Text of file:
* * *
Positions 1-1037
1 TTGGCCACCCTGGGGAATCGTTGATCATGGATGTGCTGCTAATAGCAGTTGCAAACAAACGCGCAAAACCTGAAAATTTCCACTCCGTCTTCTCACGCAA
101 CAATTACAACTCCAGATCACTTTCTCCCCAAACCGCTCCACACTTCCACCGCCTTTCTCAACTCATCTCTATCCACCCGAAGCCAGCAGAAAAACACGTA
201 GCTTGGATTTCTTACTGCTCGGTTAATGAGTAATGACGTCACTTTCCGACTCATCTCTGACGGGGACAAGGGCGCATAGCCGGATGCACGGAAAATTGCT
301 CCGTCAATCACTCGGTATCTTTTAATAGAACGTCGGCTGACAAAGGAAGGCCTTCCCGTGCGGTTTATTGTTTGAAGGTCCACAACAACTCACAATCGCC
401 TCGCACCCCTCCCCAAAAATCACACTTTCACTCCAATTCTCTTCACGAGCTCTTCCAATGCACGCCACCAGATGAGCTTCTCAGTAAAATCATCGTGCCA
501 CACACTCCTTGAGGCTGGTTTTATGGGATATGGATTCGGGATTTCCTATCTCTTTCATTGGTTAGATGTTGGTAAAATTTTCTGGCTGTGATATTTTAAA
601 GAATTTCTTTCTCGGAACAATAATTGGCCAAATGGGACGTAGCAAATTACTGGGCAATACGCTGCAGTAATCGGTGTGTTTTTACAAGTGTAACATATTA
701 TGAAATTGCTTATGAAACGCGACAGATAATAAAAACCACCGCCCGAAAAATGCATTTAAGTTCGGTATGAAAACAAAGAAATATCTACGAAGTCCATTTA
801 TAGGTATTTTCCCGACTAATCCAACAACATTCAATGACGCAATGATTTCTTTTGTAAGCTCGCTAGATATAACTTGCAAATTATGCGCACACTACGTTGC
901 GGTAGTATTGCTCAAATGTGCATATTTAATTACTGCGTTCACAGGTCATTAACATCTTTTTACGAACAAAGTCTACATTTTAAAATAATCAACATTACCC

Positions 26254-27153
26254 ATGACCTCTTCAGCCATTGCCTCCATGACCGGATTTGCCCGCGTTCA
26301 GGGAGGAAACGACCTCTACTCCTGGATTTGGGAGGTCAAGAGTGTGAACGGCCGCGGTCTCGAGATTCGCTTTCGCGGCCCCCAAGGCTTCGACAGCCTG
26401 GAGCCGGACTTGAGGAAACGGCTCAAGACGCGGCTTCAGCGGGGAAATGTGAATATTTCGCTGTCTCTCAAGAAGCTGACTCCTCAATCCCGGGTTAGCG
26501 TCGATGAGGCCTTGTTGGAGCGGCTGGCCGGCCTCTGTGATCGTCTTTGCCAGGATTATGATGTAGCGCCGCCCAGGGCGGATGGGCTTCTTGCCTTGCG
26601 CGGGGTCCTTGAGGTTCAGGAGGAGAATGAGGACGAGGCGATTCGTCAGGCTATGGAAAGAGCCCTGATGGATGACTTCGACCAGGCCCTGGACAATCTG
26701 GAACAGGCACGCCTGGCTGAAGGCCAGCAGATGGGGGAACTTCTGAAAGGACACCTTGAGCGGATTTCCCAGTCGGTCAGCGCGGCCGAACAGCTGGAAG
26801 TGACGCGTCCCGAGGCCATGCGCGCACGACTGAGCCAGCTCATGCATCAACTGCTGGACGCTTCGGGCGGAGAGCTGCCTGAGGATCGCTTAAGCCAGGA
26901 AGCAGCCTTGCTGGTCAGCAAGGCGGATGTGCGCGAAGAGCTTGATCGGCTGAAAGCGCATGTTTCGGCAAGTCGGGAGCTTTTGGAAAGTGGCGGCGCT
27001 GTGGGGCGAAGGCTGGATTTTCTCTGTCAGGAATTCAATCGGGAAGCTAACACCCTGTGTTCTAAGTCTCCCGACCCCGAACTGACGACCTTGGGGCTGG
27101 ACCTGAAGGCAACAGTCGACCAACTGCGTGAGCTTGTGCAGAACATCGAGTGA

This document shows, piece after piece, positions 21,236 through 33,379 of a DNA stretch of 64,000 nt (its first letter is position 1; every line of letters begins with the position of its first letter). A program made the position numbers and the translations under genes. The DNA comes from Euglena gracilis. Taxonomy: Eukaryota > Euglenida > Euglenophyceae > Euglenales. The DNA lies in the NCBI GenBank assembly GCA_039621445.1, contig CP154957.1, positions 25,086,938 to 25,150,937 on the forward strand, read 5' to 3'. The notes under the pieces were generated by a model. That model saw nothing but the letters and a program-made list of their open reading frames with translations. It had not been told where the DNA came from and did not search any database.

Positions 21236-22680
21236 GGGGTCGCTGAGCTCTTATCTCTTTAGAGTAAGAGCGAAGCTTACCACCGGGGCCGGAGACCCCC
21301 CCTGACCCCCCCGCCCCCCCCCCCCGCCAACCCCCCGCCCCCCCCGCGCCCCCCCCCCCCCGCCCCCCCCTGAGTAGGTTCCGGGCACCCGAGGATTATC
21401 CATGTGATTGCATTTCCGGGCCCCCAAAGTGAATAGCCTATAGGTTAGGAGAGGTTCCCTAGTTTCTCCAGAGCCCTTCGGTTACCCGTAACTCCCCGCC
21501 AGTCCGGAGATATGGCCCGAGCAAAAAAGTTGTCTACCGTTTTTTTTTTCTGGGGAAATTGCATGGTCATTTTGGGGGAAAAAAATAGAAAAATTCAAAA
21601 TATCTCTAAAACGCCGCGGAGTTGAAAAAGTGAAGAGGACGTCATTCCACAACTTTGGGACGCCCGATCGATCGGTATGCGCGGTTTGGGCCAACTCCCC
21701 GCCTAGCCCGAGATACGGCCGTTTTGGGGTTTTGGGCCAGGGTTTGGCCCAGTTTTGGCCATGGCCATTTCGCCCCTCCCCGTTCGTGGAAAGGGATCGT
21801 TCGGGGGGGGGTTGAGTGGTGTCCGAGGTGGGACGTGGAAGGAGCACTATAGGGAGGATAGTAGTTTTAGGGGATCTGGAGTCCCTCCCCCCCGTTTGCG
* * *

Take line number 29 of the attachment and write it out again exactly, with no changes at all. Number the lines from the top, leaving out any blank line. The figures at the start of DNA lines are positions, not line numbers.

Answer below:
21601 TATCTCTAAAACGCCGCGGAGTTGAAAAAGTGAAGAGGACGTCATTCCACAACTTTGGGACGCCCGATCGATCGGTATGCGCGGTTTGGGCCAACTCCCC